Decomposing Welfare Wedges: An Analysis of Welfare Dependence of Immigrants and Natives in Europe

Huber, Peter; Oberdabernig, Doris Anita (2016). Decomposing Welfare Wedges: An Analysis of Welfare Dependence of Immigrants and Natives in Europe. Kyklos, 69(1), pp. 82-107. Wiley-Blackwell

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In the past few decades, the European Union (EU) has experienced a steady increase in the share of immigrants residing on its territory, and immigration has become the primary source of population growth (Eurostat 2011). Some analysts (e.g. Razin and Sadka 1999; Zimmermann 2008) argue that this development is beneficial for European welfare states as immigrants generate additional revenues to finance the increasing welfare expenditures related to population aging. This call for increased immigration is, however, somewhat at odds with the fear of many Europeans (documented by Boeri 2010) that immigrants are a fiscal burden on the welfare state. This may be the case if – as is often claimed in the public debate – immigrants have access to cash transfers beyond what eligibility rules would imply. Alternatively, this may occur if immigrants are poorer than natives, have other personal characteristics that make them more likely to benefit from social transfers or if, as maintained by the welfare magnet hypothesis (Borjas 1999), poorer or less able immigrants are disproportionately strongly attracted by the more generous European welfare systems.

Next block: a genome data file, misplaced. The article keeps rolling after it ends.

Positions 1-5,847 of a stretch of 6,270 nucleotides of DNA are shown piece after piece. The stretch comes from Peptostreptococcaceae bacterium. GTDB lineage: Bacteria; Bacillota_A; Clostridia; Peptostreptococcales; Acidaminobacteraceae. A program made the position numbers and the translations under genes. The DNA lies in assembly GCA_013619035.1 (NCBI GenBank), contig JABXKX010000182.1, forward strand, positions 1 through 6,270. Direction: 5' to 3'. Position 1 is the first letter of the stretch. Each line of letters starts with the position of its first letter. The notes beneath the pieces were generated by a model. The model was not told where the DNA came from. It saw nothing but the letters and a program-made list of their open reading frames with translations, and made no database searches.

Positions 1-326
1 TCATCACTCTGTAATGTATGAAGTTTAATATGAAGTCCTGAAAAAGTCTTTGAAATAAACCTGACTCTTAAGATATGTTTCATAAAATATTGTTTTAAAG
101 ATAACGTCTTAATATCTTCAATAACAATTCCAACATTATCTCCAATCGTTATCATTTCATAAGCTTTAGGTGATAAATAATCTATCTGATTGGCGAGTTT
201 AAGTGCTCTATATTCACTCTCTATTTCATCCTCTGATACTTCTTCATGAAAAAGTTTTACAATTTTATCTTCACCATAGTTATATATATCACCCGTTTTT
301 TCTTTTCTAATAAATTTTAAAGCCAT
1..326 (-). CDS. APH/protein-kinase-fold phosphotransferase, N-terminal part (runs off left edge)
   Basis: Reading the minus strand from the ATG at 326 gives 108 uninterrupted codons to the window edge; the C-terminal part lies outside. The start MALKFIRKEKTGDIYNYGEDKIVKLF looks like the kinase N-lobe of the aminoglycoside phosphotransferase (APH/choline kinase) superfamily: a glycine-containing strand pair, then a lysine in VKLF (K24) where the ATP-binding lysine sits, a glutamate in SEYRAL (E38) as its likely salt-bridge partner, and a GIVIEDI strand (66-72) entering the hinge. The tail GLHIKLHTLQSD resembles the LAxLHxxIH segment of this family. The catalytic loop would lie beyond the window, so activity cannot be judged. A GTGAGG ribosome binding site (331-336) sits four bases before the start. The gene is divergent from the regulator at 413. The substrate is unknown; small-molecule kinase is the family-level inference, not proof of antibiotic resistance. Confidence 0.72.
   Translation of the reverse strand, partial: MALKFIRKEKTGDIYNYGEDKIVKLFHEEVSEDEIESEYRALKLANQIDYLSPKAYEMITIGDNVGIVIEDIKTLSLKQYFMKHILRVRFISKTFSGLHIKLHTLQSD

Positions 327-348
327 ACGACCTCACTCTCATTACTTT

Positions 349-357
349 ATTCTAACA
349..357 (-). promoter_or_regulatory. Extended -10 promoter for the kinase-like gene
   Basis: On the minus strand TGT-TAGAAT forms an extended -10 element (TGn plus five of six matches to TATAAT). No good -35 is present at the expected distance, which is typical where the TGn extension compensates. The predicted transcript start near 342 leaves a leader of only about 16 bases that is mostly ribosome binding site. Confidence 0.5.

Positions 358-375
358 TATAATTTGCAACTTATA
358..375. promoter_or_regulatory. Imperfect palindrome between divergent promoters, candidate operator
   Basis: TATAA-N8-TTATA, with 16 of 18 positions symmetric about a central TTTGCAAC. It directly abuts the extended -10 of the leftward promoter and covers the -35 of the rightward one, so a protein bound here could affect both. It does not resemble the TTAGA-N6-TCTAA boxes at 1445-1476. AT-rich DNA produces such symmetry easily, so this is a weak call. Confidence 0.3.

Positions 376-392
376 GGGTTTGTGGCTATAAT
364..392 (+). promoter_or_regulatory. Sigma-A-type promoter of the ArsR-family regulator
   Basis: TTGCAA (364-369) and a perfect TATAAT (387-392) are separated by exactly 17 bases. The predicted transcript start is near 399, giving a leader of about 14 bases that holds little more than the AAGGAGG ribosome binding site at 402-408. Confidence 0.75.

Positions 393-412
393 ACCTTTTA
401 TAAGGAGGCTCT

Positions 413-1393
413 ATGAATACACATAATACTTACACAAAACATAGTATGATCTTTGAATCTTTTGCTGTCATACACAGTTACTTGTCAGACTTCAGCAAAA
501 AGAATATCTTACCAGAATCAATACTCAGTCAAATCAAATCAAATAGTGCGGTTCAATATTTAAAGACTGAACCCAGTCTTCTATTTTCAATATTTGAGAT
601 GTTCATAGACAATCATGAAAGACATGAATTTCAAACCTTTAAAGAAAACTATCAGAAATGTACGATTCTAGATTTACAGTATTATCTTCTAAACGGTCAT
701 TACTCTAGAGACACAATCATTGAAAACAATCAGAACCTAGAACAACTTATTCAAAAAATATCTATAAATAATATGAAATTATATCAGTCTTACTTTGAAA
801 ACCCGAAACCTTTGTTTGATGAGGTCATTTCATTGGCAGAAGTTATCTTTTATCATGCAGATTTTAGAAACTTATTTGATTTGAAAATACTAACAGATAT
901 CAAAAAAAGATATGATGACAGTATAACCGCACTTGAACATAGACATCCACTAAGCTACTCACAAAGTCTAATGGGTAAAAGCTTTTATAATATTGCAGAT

Item Type:

Journal Article (Original Article)

Division/Institute:

03 Faculty of Business, Economics and Social Sciences > Other Institutions > Teaching Staff, Faculty of Business, Economics and Social Sciences
02 Faculty of Law > Department of Economic Law > World Trade Institute
10 Strategic Research Centers > World Trade Institute

02 Faculty of Law > Department of Economic Law > NCCR International Trade Regulation

UniBE Contributor:

Oberdabernig, Doris Anita

Subjects:

300 Social sciences, sociology & anthropology > 340 Law
300 Social sciences, sociology & anthropology > 380 Commerce, communications & transportation
300 Social sciences, sociology & anthropology > 330 Economics

ISSN:

0023-5962

Publisher:

Wiley-Blackwell

Language:

English

Submitter:

Rebecca Anne Gilgen

Date Deposited:

18 Oct 2016 17:14

Last Modified:

20 Dec 2016 15:17

Related URLs:

BORIS DOI:

10.7892/boris.89218

URI:

https://boris.unibe.ch/id/eprint/89218

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